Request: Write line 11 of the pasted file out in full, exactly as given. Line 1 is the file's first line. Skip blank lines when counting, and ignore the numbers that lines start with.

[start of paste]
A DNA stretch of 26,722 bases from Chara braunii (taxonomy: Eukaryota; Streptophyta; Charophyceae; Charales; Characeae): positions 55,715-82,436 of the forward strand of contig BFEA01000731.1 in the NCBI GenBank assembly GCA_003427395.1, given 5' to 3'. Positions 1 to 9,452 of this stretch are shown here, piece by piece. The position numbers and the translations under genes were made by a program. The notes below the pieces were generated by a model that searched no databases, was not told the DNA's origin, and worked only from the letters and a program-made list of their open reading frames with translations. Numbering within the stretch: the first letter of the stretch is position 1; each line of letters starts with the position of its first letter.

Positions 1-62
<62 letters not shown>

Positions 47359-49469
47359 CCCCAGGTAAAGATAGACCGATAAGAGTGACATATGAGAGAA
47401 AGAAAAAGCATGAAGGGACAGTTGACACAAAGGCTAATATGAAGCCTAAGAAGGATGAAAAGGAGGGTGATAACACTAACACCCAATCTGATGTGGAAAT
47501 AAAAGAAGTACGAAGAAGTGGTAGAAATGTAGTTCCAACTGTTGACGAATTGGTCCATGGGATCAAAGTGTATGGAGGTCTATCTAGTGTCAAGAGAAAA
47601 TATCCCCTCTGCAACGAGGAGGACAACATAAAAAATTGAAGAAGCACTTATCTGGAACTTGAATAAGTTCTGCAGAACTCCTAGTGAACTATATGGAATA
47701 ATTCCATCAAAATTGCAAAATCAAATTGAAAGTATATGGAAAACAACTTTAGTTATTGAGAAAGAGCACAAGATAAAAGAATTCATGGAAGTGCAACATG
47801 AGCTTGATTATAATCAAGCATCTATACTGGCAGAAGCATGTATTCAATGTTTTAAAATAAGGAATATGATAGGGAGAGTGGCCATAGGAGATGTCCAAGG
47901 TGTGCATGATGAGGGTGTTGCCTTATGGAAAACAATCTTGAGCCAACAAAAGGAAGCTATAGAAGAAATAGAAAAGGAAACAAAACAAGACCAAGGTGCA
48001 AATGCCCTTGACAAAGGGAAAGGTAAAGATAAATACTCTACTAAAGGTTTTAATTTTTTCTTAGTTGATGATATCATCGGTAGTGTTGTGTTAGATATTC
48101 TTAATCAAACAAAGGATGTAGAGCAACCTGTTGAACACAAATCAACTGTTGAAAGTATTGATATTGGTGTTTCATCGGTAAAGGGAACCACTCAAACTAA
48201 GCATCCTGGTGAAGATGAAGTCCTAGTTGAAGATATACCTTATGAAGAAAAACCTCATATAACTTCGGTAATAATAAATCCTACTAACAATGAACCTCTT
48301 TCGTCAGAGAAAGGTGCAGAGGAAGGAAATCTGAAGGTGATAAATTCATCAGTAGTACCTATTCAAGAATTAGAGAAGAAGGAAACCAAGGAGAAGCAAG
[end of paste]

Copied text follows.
47901 TGTGCATGATGAGGGTGTTGCCTTATGGAAAACAATCTTGAGCCAACAAAAGGAAGCTATAGAAGAAATAGAAAAGGAAACAAAACAAGACCAAGGTGCA